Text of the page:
In wireless communication systems, the received carrier signal is never a perfect match to the transmitter carrier frequency. Frequency differences are caused by instability of the transmitter or receiver oscillator as well as by the Doppler effect when the receiver is moving relative to the transmitter. Phase offset between transmitter and receiver, on the other hand, is due to instability of the oscillators, transmission delay, and noise. It is necessary to estimate and compensate for these errors for coherent I/Q demodulation.

Carrier recovery refers to a system that estimates and compensates for frequency and phase offset between a received carrier and the receiver’s local oscillator. Several carrier recovery methods have been used for correcting phase and frequency offset at the coherent receiver 

[1]. This blog post shows an example of how a decision-directed Costas loop carrier recovery method works for digital I/Q demodulator using Nutaq’s Model-Based Design Kit (MBDK) [2] and the Perseus 601x platform [3].

Decision-directed Costas loop

A Costas loop is basically a special use of a phase lock loop (PLL) for estimating carrier frequency and phase errors and for disciplining the receiver’s local oscillator. At the heart of the Costas loop is the quadrature decision-directed phase detector and loop filter circuits, as shown in Figure 1.

Figure 1: Quadrature decision-directed Costas loop

The loop filter is usually a proportional-integral (PI) filter providing both frequency and phase tracking of the Costas loop. Due to the limited scope of this blog post, I'll leave PI filter design and tuning problems to the readers. In this post, assume that we want to demodulate 4-QAM symbols having –1 or +1 values per I/Q rail. It turns out that a multiplier-less phase detector can be implemented in System Generator, as illustrated in Figure 2.

Figure 2: Multiplier-less phase detector

Figure 2: Multiplier-less phase detector

Combining the phase detector and loop filter together makes the decision-directed Costas loop, as shown in Figure 3. In Figure 3, averaging the phase detector output over several samples is necessary to remove additive white Gaussian noise (AWGN) caused by the channel before feeding it to the PI loop filter. The limiter block is used to limit filtered phase error and to automatically re-initialize the loop filter if the PI controller is unstable due to bad tuning.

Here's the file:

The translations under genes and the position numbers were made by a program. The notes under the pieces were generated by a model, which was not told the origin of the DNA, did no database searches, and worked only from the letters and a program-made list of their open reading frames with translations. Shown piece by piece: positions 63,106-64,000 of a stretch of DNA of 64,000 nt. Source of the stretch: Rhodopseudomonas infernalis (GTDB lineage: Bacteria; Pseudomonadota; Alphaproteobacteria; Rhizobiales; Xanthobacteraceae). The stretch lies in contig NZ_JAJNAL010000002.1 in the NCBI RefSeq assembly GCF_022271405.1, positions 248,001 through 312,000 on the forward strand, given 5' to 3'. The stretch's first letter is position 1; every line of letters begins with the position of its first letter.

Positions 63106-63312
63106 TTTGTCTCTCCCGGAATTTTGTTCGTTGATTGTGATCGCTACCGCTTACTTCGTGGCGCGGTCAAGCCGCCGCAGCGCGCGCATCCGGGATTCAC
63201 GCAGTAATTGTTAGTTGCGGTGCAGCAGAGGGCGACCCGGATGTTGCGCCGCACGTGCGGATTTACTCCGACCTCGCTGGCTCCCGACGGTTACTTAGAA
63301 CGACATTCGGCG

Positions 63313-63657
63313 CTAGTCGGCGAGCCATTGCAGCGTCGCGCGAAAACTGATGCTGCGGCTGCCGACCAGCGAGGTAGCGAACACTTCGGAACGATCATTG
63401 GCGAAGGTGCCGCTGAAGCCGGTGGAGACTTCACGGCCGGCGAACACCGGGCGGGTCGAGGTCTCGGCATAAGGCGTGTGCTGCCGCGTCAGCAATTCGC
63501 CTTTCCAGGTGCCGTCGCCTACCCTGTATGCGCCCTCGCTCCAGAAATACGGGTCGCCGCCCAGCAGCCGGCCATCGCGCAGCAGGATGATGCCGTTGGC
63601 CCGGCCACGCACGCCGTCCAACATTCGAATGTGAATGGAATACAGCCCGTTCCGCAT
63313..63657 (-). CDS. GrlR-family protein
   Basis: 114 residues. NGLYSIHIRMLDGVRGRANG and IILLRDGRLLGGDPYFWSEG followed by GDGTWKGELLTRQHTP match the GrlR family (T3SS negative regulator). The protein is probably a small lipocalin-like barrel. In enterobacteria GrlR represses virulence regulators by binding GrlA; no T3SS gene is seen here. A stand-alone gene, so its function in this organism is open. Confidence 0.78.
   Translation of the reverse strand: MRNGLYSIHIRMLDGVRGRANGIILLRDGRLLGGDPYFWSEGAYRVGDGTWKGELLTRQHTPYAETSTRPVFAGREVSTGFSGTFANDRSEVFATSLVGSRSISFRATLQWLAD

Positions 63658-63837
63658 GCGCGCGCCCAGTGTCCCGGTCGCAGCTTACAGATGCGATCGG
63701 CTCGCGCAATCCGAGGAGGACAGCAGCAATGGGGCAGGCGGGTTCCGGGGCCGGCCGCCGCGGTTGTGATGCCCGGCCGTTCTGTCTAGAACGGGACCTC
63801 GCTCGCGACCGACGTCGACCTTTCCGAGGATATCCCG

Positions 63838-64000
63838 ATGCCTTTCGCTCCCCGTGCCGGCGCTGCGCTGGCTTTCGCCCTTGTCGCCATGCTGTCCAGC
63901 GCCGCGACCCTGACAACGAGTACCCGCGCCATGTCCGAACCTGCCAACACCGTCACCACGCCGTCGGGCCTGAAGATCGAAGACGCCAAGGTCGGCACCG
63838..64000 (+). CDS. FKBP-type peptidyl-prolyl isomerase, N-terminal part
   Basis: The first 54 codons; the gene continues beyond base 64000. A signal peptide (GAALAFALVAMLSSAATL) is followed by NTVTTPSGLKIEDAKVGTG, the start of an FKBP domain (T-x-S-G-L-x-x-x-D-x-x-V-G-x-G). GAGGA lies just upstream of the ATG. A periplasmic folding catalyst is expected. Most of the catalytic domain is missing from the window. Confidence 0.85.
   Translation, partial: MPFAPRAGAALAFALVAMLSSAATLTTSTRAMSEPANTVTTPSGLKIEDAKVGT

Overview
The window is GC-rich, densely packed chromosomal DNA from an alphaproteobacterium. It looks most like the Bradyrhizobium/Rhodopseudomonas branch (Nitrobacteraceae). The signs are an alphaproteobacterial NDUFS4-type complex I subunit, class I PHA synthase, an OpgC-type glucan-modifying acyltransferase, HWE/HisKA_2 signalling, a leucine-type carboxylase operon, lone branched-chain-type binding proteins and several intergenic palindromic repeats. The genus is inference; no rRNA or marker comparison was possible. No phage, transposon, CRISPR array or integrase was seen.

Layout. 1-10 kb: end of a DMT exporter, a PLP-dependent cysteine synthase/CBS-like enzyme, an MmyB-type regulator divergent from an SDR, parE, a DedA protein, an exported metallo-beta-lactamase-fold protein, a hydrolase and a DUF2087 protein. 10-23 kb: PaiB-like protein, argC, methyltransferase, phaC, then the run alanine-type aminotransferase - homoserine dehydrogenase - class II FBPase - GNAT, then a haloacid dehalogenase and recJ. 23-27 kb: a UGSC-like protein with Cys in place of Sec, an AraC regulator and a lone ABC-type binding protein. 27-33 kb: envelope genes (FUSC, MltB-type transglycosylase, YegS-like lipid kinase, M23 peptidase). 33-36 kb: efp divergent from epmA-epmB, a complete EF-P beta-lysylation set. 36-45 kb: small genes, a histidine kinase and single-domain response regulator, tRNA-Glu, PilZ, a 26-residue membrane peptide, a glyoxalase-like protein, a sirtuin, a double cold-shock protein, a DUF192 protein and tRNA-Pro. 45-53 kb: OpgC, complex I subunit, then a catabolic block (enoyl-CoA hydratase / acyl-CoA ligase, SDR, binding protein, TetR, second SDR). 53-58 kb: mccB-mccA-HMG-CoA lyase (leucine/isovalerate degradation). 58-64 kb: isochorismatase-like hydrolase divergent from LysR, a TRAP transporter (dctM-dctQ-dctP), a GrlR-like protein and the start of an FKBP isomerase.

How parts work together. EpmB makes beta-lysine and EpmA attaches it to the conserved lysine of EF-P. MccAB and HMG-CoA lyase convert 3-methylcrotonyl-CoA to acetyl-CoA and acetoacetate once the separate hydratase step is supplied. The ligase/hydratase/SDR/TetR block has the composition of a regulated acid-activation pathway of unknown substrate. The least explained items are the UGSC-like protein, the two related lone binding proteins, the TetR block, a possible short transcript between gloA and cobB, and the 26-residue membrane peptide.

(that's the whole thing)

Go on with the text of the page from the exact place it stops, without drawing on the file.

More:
Figure 3: Decision-directed Costa loop circuit

Figure 3: Decision-directed Costa loop circuit

Figure 4shows a simple 4-QAM digital communication chain for testing the carrier recovery loop. The analog-digital converter (ADC) module of the ADAC250 [4], clocked at 128 MHz, provides a modulated 4-QAM signal centered at 8 MHz. The intermediate frequency (IF) mixer at the receiver was tuned to 7.995 MHz in order to generate a 5-kHz frequency offset from the transmitter IF frequency. This leads to a normalized IF frequency of 7.995/64 = 0.124923705. Input delay is also introduced to the receiver IF mixer in order to generate some phase error. 128 MSPS I/Q multiplexed 4-QAM symbols from the IF mixer output is then decimated to 4 MSPS per I/Q rail prior to the decision-directed Costas loop processing.

Figure 4: Decision-directed Costas loop in a simple 4-QAM digital receiver

Figure 4: Decision-directed Costas loop in a simple 4-QAM digital receiver

Simulation results of the model and Costas loop outputs are shown in Figure 5. After the Costas loop locks to the transmit IF carrier, the 4-QAM demodulator outputs the expected 4-QAM symbols at I and Q rails. The lock time of the Costas loop depends on how the PI loop filter is tuned.  

Figure 5: Simulation of the carrier recovery using decision-directed Costas loop

Figure 5: Simulation of the carrier recovery using decision-directed Costas loop

Figure 6: IQ demodulator output with carrier recover circuit enabled

Figure 6: IQ demodulator output with carrier recover circuit enabled

Figure 7: Demodulated 4-QAM symbols before and after Costas loop enable

Figure 7: Demodulated 4-QAM symbols before and after Costas loop enable

Preliminary results obtained via ChipScope are shown in Figure 6(purple signal is Q rail; dark blue signal is the loop filter phase accumulation output) and Figure 7.  Figure 7compares the constellation of the demodulated 4-QAM symbols before and after enabling the Costas loop. You can clearly see that there is a significant improvement to the demodulated 4-QAM constellation with aid of the carrier recovery loop.

Conclusion

The use of carrier recovery circuit in digital I/Q demodulator is to reduce small amounts of carrier frequency errors and phase offset in coherent receivers. This blog post showed an example of the  decision-directed Costas loop method works within a simple digital 4-QAM receiver using Nutaq's MBDK in order to help readers understand the basics of carrier recovery in the digital I/Q demodulators.

References

[1]

Wikipedia. (2014) Carrier recovery. [Online]. http:/http://www.nutaq.com.wikipedia.org/wiki/Carrier_recovery

[2]

Nutaq Inc. (2014) Model-Based Design Kit (MBDK). [Online]. http://www.nutaq.com/software/model-based-design-kit

[3]

Nutaq Inc. (2014) Perseus 601X. [Online]. http://www.nutaq.com/products/perseus-601x

[4]

Nutaq Inc. (2014) ADAC250. [Online]. http://www.nutaq.com/products/adac250